Hot Topic: Sanbornton voters prepare for annual meeting, elections
If recent letters to the editor are any indication, voters will have some difficult decisions to make during Tuesday’s town elections and Wednesday’s annual Town Meeting. Here’s a sampling:
At our Sanbornton Planning Board’s recent presentation of six “Proposed Zoning Amendments for Town Meeting 2014,” I learned much.
Of the six amendments, only two are about workforce housing. Those two, if passed, give us protections against would-be builders launching court challenges. If we lay out our rules clearly, and they are not obstructive, then court challenges by builders are least likely.
A 2008-2010 law instituted by our state Legislature requires a certain amount of workforce housing per town. These two amendments anticipate and take care of problems we’d easily have if we don’t pass them. However, an anonymous, fear-mongering political flier sent to the townspeople directs people to vote “no” to all the six amendments, even though some are merely housekeeping, as in updating a map date.
A second public hearing on these amendments is set for Saturday morning at 10 at the Old Town Hall.
This may not seem a money issue, but it is if one considers the costs of lawsuits by builders. We need to be proactive and have our zoning rules compatible with the 2010 law.
LYNN RUDMIN CHONG
Why did the Sanbornton Planning Board use scare tactics supplied by the Regional Planning Commission at a recent informational meeting?
The theme of the meeting was about being sued. The town counsel quoted almost verbatim from the handout, which listed a decades-old history of three other bizarre New Hampshire cases. Scare tactics are working, and the people are worried about being sued no matter what we do.
The residents of Sanbornton, according to that meeting, want controlled development but they don’t want to be sued. They want the town to stay the way it is – a rural community. But unlimited cluster developments would create a burden on the town.
A Plymouth State University analysis shows Belknap County has a shrinking workforce and an aging population, most likely due to the depressed economic conditions. Therefore the future does not show an increased need for workforce housing in Belknap County.
The irony of the whole evening was when the question of whether we already comply was asked, the Planning Board didn’t know – and they won’t know until the time comes to prove it.
HAL and PEGGY GRAHAM
Vote for Van Tassel
Johnny Van Tassel was with the Sanbornton Department of Public Works for seven years and director for two years when he went to work for Northfield in the same capacity last year.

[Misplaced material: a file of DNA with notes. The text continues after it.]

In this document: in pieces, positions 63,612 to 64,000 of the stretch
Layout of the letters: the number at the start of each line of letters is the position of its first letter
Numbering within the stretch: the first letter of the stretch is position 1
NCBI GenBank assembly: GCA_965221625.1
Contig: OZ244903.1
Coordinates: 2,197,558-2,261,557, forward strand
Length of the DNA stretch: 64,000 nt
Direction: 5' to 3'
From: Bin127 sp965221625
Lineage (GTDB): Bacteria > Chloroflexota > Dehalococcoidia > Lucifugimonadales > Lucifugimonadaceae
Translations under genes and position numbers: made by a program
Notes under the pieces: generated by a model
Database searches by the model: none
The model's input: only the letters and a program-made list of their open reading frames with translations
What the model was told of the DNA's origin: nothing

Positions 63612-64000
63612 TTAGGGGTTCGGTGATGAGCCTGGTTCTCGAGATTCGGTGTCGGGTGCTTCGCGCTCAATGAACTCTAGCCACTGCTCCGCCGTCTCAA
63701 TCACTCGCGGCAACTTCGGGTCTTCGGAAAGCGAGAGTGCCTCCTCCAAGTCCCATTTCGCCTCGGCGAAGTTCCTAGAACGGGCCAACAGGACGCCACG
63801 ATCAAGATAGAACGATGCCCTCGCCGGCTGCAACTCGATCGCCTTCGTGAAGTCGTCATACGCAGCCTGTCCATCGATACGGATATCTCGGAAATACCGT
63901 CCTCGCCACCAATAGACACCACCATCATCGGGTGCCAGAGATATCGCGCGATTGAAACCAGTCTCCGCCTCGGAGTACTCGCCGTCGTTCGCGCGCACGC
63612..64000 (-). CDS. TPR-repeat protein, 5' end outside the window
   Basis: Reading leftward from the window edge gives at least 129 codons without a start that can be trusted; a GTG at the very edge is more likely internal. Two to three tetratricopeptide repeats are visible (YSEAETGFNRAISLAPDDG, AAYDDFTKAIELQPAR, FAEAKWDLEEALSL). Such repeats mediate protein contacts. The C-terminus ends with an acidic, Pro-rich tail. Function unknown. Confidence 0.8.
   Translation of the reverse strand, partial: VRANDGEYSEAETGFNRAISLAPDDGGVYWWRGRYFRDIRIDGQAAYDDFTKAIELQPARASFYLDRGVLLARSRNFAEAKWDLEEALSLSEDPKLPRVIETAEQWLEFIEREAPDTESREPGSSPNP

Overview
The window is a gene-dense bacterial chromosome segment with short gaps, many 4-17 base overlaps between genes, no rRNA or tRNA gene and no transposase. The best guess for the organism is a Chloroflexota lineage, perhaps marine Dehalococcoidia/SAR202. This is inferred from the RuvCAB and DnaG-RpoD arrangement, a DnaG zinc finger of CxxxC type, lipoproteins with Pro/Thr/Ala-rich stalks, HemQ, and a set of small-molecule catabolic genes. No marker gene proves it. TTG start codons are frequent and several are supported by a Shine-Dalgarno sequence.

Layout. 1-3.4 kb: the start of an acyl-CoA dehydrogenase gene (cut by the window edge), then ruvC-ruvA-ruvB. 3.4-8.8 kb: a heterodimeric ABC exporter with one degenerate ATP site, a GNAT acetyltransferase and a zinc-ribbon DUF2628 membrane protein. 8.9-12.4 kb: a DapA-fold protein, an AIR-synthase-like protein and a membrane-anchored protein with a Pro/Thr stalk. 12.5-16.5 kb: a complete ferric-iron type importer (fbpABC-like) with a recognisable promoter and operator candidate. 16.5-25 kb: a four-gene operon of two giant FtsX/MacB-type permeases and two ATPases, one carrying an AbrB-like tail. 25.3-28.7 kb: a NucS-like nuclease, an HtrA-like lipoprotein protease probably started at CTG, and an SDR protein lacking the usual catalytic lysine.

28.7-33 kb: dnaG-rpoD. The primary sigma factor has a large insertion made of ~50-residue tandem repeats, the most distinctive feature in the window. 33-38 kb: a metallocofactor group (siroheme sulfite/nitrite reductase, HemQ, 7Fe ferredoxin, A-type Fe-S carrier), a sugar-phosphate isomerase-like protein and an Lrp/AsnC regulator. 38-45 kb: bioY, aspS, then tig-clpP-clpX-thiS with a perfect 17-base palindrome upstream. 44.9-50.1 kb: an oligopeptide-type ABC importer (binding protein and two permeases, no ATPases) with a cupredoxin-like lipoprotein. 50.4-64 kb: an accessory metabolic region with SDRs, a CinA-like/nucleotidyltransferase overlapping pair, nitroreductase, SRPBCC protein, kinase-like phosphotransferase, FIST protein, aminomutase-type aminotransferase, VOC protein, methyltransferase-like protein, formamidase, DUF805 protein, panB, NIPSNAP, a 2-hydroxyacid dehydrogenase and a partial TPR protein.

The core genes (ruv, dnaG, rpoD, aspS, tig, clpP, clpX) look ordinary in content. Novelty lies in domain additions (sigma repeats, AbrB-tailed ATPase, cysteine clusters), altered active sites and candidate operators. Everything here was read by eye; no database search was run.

During the entire seven years, he operated the transfer station with a Level 4 certification. Bill Whalen praised him in the newspaper for taking care of the very muddy roads during the warm winter of 2012-2013.
Please vote on Tuesday to elect Van Tassel as selectman. He knows everyone. He gets along with people, which is so important in our small town. He will work hard for you.
An informative candidates’ night was held in Sanbornton recently in preparation for our town elections on May 13.
We heard from candidates for selectman Johnny Van Tassel and Jeff Jenkins and candidates for other offices as well. I asked Jenkins to dispel a rumor about his intention to be an absentee selectman during the winter months each year. He did not dispel the rumor. He confirmed it.
He stated that he will continue to take a winter vacation in Florida. Jenkins did not tell us the length of his vacation, but he told us he believes he can meet legal obligations by participating in the selectmen’s weekly meetings via phone or Skype.
Will he be away from his duties in Sanbornton for two weeks or three or four months?
Rare is the selectman who limits involvement to the weekly meeting. There is much more to the job than attendance at a meeting. Also, the town warrant has a proposal to restore our town meeting to the traditional date. Whether we continue our May town meeting or return it to the March date used by towns throughout the state, selectmen’s activities are at their height during the winter months.
Sanbornton deserves more than an absentee selectman.
Support Grey for budget committee
Over the last 10 years, Sanbornton’s average residence tax bill (including town, county, and school taxes) has increased 46 percent, but the town’s portion of the bill has increased 100 percent. In other words, Sanbornton is taking an ever-larger portion of a residence’s total tax bill.
This situation exists because town expenses have increased at a much faster rate than town growth, which has been less than 1 percent per year over this same 10-year period. This situation, if allowed to continue, is unsustainable.
I am running for re-election to the budget committee in an effort to help stem the tide of ever-increasing costs and rising taxes.
My tenure on the budget committee, coupled with the knowledge gained over 30 years as president of my own industrial distribution company, has given me the necessary know-how to deal with the challenge of maintaining essential municipal services, while at the same time looking for inventive ways to reduce costs.
Dedication to solving Sanbornton’s problem of rising costs is not enough. It is also essential to be able to work constructively with town administrators and department heads who may have very different ideas as to what is necessary.
If you believe, as I do, that rising taxes in Sanbornton are a serious problem, then I ask for your support and vote on May 13.